‘FTW’ and ‘TBH’ Are Now Officially Words

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FTW, TBH and 453 other words are now recognised in the Merriam-Webster dictionary as official words with clear definitions.

Because dictionaries can never get too many words, new ones get added in from time to time, to match the ever-changing ways that we humans communicate with each other.

Dictionary editors are constantly on the lookout for new words that are commonly being spoken by groups of people. Given that at some point everybody has been confused by a word that’s new to them, it’s a pretty important job.

You can expect tonnes of millennial and zoomer-speak to be a part of these new dictionary-recognised words, with most words having some sort of tie to the internet and how interconnected we’ve become to each other through it.

Merriam-Webster is also no stranger to new and exciting words from the online world, given it happily put the definition of NFT on sale six months ago.

Unfortunately to my own dismay, ‘Poggers’ is not recognised by Merriam-Webster just yet, but I’m sure there has been a mistake. Surely. I hope.

Regardless, we’ve sifted through and found some of the highlights of Merriam-Webster’s new words, so you can pop out a fun new phrase at some point.

10 new words in the Merriam-Webster dictionary

  • Airfryer: An airtight, usually small electrical appliance for quick cooking of foods by means of convection currents circulated rapidly by a fan.
  • Amirite: slang used in writing for ‘am I right?’ to represent or imitate the use of this phrase as a tag question in informal speech. An example: “English spelling is consistently inconsistent, amirite?”
  • Copypasta: Data (such as a block of text) that has been copied and spread widely online. Copypasta can be a lighthearted meme or it can have a more serious intent, with a political or cultural message.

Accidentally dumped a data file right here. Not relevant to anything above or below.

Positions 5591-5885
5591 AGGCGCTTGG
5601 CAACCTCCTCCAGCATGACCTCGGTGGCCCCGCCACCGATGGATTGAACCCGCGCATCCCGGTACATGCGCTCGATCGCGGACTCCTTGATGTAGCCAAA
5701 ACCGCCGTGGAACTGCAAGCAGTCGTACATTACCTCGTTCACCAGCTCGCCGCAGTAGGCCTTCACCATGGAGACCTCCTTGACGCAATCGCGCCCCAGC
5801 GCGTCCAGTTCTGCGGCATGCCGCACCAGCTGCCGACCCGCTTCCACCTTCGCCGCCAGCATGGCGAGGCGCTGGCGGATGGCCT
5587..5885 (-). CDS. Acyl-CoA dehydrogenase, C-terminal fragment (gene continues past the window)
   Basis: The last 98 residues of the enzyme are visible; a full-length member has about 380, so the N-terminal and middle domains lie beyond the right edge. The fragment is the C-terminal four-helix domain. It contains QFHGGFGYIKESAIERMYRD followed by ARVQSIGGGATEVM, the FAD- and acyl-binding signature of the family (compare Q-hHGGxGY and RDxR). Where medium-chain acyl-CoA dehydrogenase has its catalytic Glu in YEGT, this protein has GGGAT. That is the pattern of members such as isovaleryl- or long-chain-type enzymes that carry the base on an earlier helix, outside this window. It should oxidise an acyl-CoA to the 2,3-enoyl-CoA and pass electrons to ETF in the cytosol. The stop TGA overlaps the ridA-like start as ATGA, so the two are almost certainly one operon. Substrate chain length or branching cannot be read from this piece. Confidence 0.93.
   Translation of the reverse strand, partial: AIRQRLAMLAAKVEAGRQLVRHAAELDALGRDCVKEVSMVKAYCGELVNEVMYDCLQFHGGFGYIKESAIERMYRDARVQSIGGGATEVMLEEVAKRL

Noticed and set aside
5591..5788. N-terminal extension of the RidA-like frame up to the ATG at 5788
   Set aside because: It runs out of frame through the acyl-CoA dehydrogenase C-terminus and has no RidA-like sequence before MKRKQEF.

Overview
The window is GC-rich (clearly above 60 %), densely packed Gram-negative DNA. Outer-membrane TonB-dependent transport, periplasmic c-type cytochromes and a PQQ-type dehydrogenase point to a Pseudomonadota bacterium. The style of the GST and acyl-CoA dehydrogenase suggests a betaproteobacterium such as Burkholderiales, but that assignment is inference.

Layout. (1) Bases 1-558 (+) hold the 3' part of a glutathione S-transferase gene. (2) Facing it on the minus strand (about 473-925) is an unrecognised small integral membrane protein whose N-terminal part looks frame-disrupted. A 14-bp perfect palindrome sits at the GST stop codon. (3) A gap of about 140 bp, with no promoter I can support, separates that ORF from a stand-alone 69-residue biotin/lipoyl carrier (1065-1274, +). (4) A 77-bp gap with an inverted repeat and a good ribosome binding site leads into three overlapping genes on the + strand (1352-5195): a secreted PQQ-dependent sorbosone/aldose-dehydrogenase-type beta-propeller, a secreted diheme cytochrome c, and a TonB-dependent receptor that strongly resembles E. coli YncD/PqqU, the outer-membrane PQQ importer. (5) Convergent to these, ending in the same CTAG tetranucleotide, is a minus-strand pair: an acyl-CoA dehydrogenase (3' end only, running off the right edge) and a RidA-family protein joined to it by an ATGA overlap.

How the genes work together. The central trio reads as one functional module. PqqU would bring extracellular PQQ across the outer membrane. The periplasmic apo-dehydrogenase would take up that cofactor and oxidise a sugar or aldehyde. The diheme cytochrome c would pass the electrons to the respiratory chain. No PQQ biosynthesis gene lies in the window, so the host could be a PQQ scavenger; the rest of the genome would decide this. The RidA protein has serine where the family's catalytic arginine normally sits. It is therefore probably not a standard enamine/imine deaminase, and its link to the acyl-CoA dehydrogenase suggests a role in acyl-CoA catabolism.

• Deplatform: To remove and ban (a registered user) from a mass communication medium (such as a social networking or blogging website) broadly: to prevent from having or providing a platform to communicate.
  • Dad bod: a physique regarded as typical of an average father; especially: one that is slightly overweight and not extremely muscular.
  • FTW: an abbreviation for ‘for the win’ – used especially to express approval or support. In social media, FTW is often used to acknowledge a clever or funny response to a question or meme.
  • Long COVID: A condition that is marked by the presence of symptoms (such as fatigue, cough, shortness of breath, headache or brain fog) which persist for an extended period of time (such as weeks or months) following a person’s initial recovery from COVID-19 infection.
  • Otaku: a person having an intense or obsessive interest especially in the fields of anime and manga – often used before another noun.
  • TBH: An abbreviation for ‘to be honest’. TBH is frequently used in social media and text messaging.
  • Whataboutism: The act or practice of responding to an accusation of wrongdoing by claiming that an offence committed by another is similar or worse also: the response itself. The synonymous term whataboutery is more common in British English.

Many of the above words and phrases you could probably say to somebody who isn’t chronically online and get a confused “What the hell are you talking about?” said back at you, but they all certainly have their place, especially online.

Now you can accurately put a definition to a word – at least for the 455 newly recognised ones.




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